García Lorca's verses were then shared in Spanish and the three co-official languages of Spain. The writer, winner of the National Prize for Spanish Literature, Bernando Atxaga, recited the poem in Basque, in a video intervention; the writer and actress Estel Solé, dedicated the interpretation of the poem in Catalan to Joan Margarit (1938 - 2021); and the writer Manuel Rivas, winner of the National Narrative Prize, recited it in Galician and also recalled how García Lorca "made the best gift that can be made to a language and a culture, he composed Seis poemas galegos (1936)". Finally, the actor and director Juan Diego Botto, who read in Spanish, expressed the privilege of reading "Grito en el cielo", his "favourite poem".
Legacy "in memoriam" of Rosalía de Castro
As part of this activity, the Cervantes Institute's Caja de las Letras received the legacy "in memoriam" of the writer Rosalía de Castro (Santiago de Compostela, 1837 - Padrón, 1885), a key figure in 19th century literature. The president of the Consello da Cultura Galega, Rosario Álvarez, in a speech delivered in Galician, explained the content of Rosalía's legacy and recalled the commitment and courage of the founding author of Galician literature.
The acting president of the Government, Pedro Sánchez, and the president of the Congress of Deputies, Francina Armengol - together with Rosario Álvarez, Luis García Montero and the acting ministers Albares and Alegría - deposited the legacy of the writer representative of the Galician Rexurdimento in box no. 1671. The president of the Consello da Cultura Galega detailed the elements that make up this donation "which is somewhere between the material and the symbolic, which oscillates between Rosalía's own voice and the validity of her everlasting legacy", and added about her intervention exclusively in Galician that "it could not be a barrier, any more than it was for Federico García Lorca".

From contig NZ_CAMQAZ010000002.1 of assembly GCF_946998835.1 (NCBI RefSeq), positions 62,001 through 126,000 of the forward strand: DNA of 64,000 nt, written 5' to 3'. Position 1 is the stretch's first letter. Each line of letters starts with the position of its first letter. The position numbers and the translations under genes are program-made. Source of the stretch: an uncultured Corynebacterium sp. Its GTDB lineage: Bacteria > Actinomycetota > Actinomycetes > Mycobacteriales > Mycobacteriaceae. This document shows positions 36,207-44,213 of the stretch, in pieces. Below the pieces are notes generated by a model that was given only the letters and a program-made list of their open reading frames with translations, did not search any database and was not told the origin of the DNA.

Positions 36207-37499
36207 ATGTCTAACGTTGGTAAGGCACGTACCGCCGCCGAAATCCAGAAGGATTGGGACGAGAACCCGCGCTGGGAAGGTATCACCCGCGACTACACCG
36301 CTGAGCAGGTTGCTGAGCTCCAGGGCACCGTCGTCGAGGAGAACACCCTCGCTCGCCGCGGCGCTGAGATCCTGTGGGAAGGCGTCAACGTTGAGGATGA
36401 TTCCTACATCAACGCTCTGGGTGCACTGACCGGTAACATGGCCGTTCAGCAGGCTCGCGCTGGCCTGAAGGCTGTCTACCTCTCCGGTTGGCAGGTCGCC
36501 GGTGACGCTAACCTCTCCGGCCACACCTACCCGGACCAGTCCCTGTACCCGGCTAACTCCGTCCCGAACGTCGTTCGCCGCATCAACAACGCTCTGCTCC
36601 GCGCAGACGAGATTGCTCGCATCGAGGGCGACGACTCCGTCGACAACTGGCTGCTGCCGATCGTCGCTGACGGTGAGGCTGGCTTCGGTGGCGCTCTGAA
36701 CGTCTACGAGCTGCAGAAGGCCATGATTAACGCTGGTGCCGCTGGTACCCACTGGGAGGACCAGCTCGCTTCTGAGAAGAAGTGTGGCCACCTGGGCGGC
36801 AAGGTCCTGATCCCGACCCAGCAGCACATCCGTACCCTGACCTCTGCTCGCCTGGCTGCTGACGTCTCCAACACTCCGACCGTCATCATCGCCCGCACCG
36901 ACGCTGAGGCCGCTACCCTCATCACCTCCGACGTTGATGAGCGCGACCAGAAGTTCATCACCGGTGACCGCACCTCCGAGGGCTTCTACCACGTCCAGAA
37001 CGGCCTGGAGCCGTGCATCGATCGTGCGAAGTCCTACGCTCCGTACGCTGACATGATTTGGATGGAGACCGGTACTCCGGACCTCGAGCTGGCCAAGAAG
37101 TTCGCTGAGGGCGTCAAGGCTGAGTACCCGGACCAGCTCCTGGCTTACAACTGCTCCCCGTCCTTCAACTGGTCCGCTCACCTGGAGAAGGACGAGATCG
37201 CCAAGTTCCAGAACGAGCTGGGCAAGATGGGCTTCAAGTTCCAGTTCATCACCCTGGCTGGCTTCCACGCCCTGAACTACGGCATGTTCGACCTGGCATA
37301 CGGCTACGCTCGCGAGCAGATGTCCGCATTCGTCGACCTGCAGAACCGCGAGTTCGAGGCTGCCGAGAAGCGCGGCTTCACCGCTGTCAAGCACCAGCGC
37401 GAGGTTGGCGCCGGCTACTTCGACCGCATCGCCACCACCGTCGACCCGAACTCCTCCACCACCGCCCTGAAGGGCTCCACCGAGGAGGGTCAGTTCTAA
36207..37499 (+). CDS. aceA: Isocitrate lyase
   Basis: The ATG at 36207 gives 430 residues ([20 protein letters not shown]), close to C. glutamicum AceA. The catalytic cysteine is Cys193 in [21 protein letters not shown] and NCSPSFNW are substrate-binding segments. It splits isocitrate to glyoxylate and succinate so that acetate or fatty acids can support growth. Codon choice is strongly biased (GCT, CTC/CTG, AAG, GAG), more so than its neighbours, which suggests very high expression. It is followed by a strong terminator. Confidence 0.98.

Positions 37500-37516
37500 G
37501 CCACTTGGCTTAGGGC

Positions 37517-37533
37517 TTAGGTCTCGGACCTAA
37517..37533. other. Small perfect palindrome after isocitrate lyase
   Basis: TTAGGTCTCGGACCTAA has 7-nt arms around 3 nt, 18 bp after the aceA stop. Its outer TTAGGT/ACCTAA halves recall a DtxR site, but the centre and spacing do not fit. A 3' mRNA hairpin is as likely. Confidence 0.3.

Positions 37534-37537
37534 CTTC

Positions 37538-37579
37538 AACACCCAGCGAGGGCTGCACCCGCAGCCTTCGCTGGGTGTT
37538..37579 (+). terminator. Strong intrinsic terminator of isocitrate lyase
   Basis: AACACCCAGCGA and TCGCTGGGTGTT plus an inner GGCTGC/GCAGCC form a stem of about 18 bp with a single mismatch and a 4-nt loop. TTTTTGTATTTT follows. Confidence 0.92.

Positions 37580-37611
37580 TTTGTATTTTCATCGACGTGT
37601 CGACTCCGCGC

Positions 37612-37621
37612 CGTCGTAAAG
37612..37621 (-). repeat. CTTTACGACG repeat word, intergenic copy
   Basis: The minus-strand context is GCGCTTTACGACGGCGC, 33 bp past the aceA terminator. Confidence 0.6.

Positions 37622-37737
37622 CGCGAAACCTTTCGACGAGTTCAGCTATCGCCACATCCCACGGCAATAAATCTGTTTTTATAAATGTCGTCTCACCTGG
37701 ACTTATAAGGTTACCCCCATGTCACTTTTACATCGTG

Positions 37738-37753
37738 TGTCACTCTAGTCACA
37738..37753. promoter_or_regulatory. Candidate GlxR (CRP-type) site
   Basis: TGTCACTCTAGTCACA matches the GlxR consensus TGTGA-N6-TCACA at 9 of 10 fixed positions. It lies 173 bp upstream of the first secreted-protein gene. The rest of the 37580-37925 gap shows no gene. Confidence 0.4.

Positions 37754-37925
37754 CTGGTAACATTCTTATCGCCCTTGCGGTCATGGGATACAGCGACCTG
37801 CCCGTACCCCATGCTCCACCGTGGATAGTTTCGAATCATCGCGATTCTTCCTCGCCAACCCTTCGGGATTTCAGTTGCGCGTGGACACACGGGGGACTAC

Rosalía's work was collected in the vault with three publications, the "Follas Novas", facsimile of the first edition (1880), "Cantares Gallegos" (1968), and "Rosalía de Castro. Autógrafos poéticos" (2017). Other publications include "7 Ensayos sobre Rosalía" (1952); a copy of the lecture given by Luis García Montero at the Cervantes on the occasion of the 150th anniversary of Cantares; and a copy of the record-book "Cantares para Rosalía" (2013).
The poet's special love for flora was reflected in the donation of the publication "Nasín cando as prantas nasen" (2022), a poster and a copy of a previously unpublished audiovisual recording. Music, on the other hand, was represented by a copy of the record "Rosalía de Castro-Amancio Prada" (1975), dedicated by Amancio Prada to Rosalía, who also donated "Seis canciones gallegas" by Lorca.
Other curiosities complete the legacy, such as the certificate by which the International Astronomical Union named Rosalía de Castro a star in the constellation Serpentario, and "Riosar a su exoplaneta"; the facsimile edition of "Rosaliana"; or the contemporary interpretation of her portrait.
Co-official languages, freedom and a unique identity
In his closing speech, Pedro Sánchez recalled the Atlas Lingüístico de la península ibérica (ALPI) project, which uncovered "a plural linguistic geography as rich as the Spain in which we live", he said, in what is "a collective effort that goes back a long way in order to protect and preserve our linguistic wealth".
He also identified this protection from two perspectives, both because it forms part of the great cultural legacy of our country, which "we must therefore take care of", and because it is "a political decision, just as it is a political decision to censor or curtail it. There are those who are tempted to caricature this effort, even those who invent battles or conflicts, where there is only democratic normality," he said.
Sánchez ended his speech with a plea in the four Spanish languages: "I demand that we can call each other: meus amigos, amics meus, lagunak, my friends".
Sent by José Antonio Sierra, Hispanismo advisor.